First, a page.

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Fiscal Cliff: Two American Values Are Tested

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On an early September morning in 1776, Captain Nathan Hale was hung in an apple orchard. The 21 year old officer's last reported words were:

I only regret that I have but one life to lose for my country

People tend to see our founders as gentlemen, to which cadre Captain Hale most certainly belonged. What we often overlook is their depth of belief in the simple principal that people should be able to determine their destiny. Young Captain Hale is far from the first hero in history to sacrifice himself for his community or nation. U.S. history is filled right down to the current hour with such military men and women. We forget that civilians often do the same.

... And for the support of this Declaration, with a firm reliance on the protection of Divine Providence, we mutually pledge to each other our Lives, our Fortunes, and our sacred Honor.

Well-off, privileged leaders of society uttered those words against the very government that nurtured them. Much was at risk, including their lives. Rewards seemed at best elusive. Many became bankrupts but they shook the globe. Why, clearly not for personal gain or prestige, rather for fairness and the greater good. John F. Kennedy's Pulitzer Prize-winning book, Profiles in Courage, demonstrates these values continue to be no stranger in U.S. politics.

Without belittling the courage with which men have died, we should not forget those acts of courage with which men have lived.

We need leaders like those now. As this nation faces a fiscal cliff of our own making, all American citizens must demand a return to the same high values. Fairness, which is the very founding value this nation is built upon, requires a restoration of equality in America. 'Separate but Equal' failed as a test of American values during the racial segregation period and has no place in our society. Fairness requires that citizens possess equal opportunities to succeed in life. When wealth and power are concentrated in the hands of the few, society denies equal opportunity for all. Most Americans rightly see the Buffett rule as intrinsically fair. It is past time to restore tax rates for the very wealthy. We are a nation of doing what works. Concentrating wealth in a tiny portion of U.S. citizens does not work.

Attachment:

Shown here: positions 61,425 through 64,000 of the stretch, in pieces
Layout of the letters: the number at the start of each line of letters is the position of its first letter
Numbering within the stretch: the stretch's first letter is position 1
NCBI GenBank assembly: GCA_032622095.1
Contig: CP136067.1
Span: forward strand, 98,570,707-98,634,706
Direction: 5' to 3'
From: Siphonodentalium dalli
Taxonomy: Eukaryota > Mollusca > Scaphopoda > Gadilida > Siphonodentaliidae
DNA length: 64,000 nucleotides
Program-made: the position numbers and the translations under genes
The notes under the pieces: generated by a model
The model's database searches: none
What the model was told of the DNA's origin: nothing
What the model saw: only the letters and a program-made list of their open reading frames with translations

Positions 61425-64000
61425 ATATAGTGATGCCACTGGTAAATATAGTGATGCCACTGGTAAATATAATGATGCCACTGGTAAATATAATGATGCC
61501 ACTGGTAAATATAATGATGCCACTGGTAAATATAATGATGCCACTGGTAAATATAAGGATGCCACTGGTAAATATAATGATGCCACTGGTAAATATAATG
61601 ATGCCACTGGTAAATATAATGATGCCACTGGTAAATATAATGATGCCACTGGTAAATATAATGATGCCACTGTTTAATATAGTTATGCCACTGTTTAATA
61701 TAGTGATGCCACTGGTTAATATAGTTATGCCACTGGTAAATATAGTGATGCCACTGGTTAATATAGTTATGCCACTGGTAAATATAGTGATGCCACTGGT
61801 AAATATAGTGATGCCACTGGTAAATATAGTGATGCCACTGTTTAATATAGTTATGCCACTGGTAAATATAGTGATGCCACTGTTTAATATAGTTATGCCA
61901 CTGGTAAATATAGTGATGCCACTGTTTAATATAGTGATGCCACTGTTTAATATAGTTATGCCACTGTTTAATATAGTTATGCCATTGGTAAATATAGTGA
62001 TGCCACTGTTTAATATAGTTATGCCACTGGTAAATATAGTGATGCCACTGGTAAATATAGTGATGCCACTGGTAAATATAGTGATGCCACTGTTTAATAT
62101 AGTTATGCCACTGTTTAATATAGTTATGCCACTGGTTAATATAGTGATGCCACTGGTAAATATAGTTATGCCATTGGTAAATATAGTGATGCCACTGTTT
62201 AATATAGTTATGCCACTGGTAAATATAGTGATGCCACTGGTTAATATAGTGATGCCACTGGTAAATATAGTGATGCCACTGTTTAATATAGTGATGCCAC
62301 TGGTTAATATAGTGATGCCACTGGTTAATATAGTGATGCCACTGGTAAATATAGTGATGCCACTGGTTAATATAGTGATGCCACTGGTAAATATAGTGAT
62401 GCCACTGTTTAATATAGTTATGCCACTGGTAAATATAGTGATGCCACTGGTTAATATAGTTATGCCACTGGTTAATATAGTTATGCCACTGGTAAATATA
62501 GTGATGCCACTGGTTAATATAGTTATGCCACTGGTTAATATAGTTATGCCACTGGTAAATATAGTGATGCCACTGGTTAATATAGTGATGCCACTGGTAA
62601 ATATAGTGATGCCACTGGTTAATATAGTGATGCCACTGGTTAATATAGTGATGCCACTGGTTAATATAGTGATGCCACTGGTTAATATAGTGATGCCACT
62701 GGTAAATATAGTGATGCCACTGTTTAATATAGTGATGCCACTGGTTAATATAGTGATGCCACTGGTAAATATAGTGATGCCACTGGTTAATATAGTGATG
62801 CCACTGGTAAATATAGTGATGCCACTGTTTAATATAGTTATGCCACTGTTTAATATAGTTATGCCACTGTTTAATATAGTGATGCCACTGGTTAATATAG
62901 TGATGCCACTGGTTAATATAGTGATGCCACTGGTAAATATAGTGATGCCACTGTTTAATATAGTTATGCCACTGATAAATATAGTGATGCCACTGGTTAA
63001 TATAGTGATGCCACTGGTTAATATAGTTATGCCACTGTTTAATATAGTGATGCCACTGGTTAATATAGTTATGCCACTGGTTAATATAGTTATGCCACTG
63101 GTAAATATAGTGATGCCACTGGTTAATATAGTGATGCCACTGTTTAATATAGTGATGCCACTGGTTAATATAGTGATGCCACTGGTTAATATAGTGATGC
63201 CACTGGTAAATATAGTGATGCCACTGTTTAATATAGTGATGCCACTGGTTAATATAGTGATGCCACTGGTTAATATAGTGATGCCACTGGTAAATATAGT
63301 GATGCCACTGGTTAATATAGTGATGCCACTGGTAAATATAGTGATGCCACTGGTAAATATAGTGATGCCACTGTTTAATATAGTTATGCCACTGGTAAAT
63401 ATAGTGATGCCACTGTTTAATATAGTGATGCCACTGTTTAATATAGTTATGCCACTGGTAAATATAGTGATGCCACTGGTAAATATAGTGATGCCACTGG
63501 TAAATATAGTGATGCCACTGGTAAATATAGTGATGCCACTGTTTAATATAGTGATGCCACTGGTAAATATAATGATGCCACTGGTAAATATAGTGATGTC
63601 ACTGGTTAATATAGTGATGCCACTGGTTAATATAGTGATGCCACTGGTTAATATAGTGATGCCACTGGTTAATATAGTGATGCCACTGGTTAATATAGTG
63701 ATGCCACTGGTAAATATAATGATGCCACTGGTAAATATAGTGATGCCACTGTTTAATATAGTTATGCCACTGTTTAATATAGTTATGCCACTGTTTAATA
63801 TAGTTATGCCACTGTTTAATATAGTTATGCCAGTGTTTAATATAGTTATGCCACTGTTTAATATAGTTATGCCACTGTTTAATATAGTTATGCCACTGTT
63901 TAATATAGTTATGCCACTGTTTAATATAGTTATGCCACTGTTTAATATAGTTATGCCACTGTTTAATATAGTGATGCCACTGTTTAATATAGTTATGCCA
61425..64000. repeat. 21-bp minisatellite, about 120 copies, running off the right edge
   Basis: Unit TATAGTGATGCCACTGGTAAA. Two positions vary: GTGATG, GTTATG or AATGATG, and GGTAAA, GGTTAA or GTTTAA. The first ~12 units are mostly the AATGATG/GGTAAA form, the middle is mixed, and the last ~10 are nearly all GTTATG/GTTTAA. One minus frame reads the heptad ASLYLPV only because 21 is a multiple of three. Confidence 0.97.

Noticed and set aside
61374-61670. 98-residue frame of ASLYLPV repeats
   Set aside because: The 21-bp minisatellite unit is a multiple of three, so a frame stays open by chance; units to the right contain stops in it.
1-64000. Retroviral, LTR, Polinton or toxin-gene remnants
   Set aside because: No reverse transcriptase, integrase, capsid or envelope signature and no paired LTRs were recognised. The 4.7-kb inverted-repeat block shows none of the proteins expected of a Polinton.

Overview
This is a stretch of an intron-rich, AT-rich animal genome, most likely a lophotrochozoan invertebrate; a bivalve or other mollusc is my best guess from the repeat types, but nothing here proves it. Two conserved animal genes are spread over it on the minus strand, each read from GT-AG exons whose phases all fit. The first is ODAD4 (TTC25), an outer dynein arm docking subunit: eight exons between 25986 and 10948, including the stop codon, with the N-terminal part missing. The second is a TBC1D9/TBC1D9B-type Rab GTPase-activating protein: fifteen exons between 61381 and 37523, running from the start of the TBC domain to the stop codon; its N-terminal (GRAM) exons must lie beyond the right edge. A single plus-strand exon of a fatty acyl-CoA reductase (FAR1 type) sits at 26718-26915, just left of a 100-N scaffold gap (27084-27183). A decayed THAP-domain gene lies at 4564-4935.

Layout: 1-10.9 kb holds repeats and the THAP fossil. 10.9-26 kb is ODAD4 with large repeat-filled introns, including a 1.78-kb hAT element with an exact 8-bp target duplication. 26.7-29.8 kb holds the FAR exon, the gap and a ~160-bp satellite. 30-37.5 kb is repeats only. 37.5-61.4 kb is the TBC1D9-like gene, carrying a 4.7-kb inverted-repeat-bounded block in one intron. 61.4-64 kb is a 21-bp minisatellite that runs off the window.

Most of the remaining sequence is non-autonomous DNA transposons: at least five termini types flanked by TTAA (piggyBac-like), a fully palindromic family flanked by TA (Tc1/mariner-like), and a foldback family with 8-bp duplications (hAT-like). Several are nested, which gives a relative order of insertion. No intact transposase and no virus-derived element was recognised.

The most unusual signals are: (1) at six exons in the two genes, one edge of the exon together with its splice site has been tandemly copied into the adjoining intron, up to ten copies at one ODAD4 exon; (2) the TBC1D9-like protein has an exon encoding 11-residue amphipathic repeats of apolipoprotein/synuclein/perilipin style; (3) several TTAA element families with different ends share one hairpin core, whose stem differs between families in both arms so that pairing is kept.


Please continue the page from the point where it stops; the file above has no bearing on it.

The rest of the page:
American ingenuity was once a subject of global envy. As a nation, the U.S. was seen as a country of builders and problem solvers, not as a nation of the military and business executives. Right into the 1970s, the world saw the United States as a problem solver. Not always right the first time, the nation would keep trying until we succeeded. Winston Churchill famously summed it up:

The Americans will always do the right thing... after they have exhausted all the alternatives.

For over the past 30 years, Americans tried the wrong thing. Somehow we came to believe that government was the problem rather than a solution. As a result, the nation consciously demonized government efforts and effectively abandoned this key tool. Infrastructure was allowed to decay as tax rates were slashed in a not vain hope that a private sector would occupy the space. It did but the results are not pretty.

Now, many challenges facing America are seen as too expensive and/or too difficult to solve. Rather than repair the electric grid, citizens accept days without power and cling to individual generators -- as long as fuel supplies last. Technology, such as highspeed internet or rail, is becoming standard among many industrialized nations but is seen as too expensive in the US. Once the envy of the world, U.S. quality primary and secondary education is now often seen as the realm of wealthy elites rather than the right of every individual.

All is far from lost but we approach a junction. The fiscal cliff offers a transition point. Will America confront the challenges facing her and the need for change? How we spend is every bit as important as how we cut. Conservative economic failure is now obvious both at home and even more so in Europe. Let's return to our traditional values of fairness and ingenuity. Those traits are based upon both our past and our greatest achievements. It is past time to roll up our sleeves and get to work.